As of next fall, students in America’s largest university system will once again have the opportunity to study abroad in Israel. Last month, the California State University (CSU) system reinstated its Israel study abroad program, nearly a decade after suspending it in 2002 due to safety concerns.

The Cal State system, with 23 campuses and 427,000 students, had acted in sync with the University of California (UC) system and many other US universities when it suspended Israel study programs after the US State Department issued a travel warning for Israel early in the last decade. But when UC reinstated the program in 2009, CSU did not follow suit, as had been expected.

“Many people thought the CSU system would reinstate their Israel program shortly after the UC system reinstated theirs,” said Yochai Shavit, the JAFI Israel fellow, San Francisco Hillel who works at San Francisco State University. “But CSU didn’t want to reinstate study abroad for countries on the travel warning list, and they didn’t make any exceptions for Israel.”

With support from a several national organizations, activists like Shavit on CSU campuses worked hard to propel the reinstatement.

“Throughout the last year, together with Hillel, the Israel on Campus Coalition, the Israeli Consulate, JCRC and the Jewish Public Affairs Committee of California, we worked toward understanding the barriers toward reinstating the program and removing them,” Shavit said. “We also tried to get CSU to understand that there is a very good reason for creating an exception in the case of Israel, as they had previously done for Mexico.”

Other organizations that helped promote CSU’s reinstatement of the Israel study option include the Jewish Federations of Los Angeles and San Francisco and Scholars for Peace in the Middle East.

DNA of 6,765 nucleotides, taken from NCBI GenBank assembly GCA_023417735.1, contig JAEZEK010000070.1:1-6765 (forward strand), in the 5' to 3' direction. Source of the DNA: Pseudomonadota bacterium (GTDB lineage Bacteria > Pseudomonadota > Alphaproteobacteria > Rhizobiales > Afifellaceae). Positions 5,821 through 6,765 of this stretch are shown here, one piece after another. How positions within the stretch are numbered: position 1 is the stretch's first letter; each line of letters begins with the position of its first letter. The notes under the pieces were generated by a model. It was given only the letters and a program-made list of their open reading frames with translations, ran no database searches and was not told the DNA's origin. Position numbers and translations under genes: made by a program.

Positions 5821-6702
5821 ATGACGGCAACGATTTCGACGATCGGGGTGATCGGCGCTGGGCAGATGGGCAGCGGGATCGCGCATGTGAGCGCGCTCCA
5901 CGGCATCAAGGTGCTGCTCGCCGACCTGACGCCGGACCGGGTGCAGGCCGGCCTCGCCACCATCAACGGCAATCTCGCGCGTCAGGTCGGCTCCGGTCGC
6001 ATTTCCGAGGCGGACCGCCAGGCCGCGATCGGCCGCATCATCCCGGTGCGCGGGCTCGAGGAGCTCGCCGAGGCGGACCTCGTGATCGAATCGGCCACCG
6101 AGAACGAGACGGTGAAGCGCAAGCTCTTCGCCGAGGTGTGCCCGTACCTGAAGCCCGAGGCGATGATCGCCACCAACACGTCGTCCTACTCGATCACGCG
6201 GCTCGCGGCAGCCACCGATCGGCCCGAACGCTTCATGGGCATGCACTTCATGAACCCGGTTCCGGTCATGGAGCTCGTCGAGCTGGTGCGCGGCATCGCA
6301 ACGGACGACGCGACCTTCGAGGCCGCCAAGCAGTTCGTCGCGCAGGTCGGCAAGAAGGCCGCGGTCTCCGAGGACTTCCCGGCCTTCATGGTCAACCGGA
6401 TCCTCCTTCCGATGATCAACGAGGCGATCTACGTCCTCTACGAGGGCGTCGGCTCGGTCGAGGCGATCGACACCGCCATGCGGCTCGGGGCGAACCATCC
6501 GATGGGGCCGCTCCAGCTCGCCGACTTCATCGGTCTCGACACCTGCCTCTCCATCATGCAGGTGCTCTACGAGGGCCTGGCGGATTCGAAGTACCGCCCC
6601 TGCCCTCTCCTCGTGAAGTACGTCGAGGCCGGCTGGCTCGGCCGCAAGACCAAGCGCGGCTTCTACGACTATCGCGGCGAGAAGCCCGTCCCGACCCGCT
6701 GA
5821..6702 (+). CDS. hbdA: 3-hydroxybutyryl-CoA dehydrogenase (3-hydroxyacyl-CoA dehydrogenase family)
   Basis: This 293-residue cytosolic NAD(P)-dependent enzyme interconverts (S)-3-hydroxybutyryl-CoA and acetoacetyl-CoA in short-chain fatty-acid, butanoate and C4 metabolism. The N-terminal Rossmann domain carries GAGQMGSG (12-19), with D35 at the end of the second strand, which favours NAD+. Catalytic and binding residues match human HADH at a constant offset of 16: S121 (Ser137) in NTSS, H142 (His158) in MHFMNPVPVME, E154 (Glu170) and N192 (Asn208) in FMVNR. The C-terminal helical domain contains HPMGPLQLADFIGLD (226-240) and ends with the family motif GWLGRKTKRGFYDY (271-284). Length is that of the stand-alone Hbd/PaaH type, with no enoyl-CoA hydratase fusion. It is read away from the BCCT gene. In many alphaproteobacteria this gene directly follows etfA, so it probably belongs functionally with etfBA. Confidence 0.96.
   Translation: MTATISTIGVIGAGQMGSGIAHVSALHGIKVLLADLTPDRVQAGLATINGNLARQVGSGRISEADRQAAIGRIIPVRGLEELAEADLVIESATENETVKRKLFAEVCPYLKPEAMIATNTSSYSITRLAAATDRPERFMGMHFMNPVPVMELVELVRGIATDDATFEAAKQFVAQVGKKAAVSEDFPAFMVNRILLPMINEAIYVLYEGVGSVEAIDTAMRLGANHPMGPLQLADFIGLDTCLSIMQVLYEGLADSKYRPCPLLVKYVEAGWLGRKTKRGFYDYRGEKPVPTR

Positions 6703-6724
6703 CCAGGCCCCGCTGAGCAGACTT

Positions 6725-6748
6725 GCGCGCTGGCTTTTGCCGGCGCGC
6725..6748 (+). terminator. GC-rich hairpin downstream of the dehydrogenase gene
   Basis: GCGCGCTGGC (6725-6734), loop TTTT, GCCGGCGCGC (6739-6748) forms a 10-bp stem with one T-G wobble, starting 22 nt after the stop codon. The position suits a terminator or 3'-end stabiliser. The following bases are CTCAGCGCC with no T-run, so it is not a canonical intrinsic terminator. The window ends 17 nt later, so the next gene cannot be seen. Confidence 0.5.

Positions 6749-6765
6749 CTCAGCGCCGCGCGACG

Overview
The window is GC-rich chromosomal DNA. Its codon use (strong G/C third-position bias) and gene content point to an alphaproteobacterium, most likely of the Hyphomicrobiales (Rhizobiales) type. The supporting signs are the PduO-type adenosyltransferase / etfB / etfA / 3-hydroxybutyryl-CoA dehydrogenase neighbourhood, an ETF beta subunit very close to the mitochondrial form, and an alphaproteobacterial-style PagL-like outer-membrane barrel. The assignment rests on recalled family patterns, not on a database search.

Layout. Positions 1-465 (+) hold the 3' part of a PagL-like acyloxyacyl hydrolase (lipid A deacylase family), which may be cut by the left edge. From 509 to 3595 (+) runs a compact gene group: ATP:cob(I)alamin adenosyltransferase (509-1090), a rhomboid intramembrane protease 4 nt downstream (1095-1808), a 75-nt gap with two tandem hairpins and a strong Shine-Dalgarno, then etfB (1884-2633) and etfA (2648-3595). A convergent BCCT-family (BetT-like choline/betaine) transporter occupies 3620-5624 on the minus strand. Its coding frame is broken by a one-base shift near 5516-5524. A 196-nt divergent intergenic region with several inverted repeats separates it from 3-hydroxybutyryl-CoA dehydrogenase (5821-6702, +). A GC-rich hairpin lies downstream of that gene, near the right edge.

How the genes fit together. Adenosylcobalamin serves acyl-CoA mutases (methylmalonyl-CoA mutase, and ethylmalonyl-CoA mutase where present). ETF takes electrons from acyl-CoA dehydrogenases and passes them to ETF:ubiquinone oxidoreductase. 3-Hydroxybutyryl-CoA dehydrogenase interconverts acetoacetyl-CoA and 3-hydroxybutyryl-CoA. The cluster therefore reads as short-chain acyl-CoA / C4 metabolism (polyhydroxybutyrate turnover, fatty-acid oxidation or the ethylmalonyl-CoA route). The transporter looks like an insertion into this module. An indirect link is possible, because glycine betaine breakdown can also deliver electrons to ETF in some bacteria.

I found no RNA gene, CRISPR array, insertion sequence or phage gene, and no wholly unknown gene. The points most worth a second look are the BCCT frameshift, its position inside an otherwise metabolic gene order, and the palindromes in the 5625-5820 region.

Shavit credited these community groups for laboring tirelessly to mobilize the Jewish and CSU communities.

As the CSU SF Israel fellow, Shavit focused on gaining support on campus from students and faculty.

“We wanted to get the message from them up to the international programs office – go from the bottom up,” Shavit said. “We sent letters from faculty and students to the head of CSU and met with CSU study abroad professionals.”

Shavit was impressed with what he termed “CSU’s genuine concern for students’ safety and security, as well as the academic value of the study abroad program in Israel. It was clear that these were genuine concerns and it wasn’t a political situation in the CSU system.”

While it became clear last year that CSU intended to reinstate the program, efforts continued until the official announcement came on December 13 that the program would be reinstated for the 2012-13 academic year.

The decision – which initially allows study only at Haifa University – came too late for most students who might have wanted to study in Israel next year. While CSU extended the application deadline to January 15, Shavit said that did not leave enough time for students to make plans.

“Only a few students applied for 2012-2013,” he said. “That’s why the efforts that we will put toward study abroad are aimed toward promoting the program for the fall semester of 2013-2014.”

At CSU Long Beach, only two students applied for the 2012-13 program according to CSULB Hillel’s programming associate Phyllis Kenigsberg.